National Fisherman

Dudley Biddlecomb has been an oyster farmer for so long, he doesn't remember when he started. Born on the Chesapeake Bay, oyster farming is in his blood. The Biddlecomb family has been in the oyster business for over one hundred years and say productivity is on the rise after a decades-long decline.

"I think the water quality has greatly improved over the years," Biddlecomb said. "People are more conscious of the run-off and pollution."

Biddlecomb and his nephew made the 150 mile trek from Reedville to speak with a class at the University of Virginia about the emerging field of aquaculture and his work to restore oysters to the Bay.

Read the full story at Newsplex>>

Inside the Industry

NMFS recently released a draft action plan for fish discard and release mortality science, creating a list of actions that they hope can better inform fisheries.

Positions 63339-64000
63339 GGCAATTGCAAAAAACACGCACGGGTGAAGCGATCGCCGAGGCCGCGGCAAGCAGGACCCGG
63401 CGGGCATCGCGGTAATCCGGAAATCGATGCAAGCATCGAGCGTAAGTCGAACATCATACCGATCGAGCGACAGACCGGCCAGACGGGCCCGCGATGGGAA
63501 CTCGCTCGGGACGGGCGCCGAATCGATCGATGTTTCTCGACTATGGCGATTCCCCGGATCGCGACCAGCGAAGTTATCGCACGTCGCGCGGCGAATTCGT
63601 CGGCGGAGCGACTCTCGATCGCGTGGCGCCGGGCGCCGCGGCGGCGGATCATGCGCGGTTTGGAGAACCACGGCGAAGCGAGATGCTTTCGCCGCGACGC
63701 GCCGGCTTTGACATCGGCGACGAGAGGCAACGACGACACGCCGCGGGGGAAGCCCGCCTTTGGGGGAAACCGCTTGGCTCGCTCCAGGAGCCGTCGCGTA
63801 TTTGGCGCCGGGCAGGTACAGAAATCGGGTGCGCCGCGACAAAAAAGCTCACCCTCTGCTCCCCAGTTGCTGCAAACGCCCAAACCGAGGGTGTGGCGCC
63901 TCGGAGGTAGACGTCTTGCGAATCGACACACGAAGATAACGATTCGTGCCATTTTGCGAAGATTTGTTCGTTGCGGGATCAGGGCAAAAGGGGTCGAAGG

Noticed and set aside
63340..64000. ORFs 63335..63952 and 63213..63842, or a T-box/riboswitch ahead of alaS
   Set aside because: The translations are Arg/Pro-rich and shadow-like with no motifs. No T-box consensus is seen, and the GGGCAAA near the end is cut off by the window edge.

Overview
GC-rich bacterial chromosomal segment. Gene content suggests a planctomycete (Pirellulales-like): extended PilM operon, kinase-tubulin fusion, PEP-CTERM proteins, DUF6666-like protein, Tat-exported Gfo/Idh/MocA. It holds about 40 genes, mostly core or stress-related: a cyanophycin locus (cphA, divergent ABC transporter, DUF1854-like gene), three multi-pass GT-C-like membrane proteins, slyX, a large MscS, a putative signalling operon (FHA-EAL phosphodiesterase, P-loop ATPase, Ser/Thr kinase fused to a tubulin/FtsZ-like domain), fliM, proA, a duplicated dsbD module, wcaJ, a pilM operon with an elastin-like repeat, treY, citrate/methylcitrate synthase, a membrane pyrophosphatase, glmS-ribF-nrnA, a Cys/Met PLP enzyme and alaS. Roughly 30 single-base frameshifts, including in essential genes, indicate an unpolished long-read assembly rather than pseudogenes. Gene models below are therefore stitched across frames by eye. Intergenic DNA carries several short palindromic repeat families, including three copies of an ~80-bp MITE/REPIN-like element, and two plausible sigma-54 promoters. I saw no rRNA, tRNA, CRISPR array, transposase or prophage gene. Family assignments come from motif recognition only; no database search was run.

We know that fishermen have to deal with bycatch by discarding or releasing unwanted catch overboard, but there is a data gap regarding how those fish survive.


A new study has identified a set of features common to all ocean ecosystems that provide a visual diagnosis of the health of the underwater environment coastal communities rely on.

Together, the features detail cumulative effects of threats -- such as overfishing, pollution, and invasive species,  allowing responders to act faster to increase ocean resiliency and sustainability.

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